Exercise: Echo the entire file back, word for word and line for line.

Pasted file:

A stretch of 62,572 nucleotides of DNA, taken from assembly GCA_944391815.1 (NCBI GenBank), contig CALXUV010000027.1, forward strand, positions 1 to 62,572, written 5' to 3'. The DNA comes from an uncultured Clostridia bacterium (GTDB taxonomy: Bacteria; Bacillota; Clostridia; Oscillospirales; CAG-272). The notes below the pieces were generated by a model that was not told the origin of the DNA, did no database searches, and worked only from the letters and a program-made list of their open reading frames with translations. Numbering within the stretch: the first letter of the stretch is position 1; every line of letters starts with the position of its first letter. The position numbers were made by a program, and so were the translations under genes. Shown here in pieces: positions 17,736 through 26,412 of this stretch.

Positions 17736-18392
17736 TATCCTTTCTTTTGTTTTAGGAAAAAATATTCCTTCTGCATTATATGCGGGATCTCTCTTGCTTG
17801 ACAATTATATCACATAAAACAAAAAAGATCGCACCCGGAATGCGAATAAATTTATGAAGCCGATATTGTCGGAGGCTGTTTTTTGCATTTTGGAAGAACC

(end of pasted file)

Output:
A stretch of 62,572 nucleotides of DNA, taken from assembly GCA_944391815.1 (NCBI GenBank), contig CALXUV010000027.1, forward strand, positions 1 to 62,572, written 5' to 3'. The DNA comes from an uncultured Clostridia bacterium (GTDB taxonomy: Bacteria; Bacillota; Clostridia; Oscillospirales; CAG-272). The notes below the pieces were generated by a model that was not told the origin of the DNA, did no database searches, and worked only from the letters and a program-made list of their open reading frames with translations. Numbering within the stretch: the first letter of the stretch is position 1; every line of letters starts with the position of its first letter. The position numbers were made by a program, and so were the translations under genes. Shown here in pieces: positions 17,736 through 26,412 of this stretch.

Positions 17736-18392
17736 TATCCTTTCTTTTGTTTTAGGAAAAAATATTCCTTCTGCATTATATGCGGGATCTCTCTTGCTTG
17801 ACAATTATATCACATAAAACAAAAAAGATCGCACCCGGAATGCGAATAAATTTATGAAGCCGATATTGTCGGAGGCTGTTTTTTGCATTTTGGAAGAACC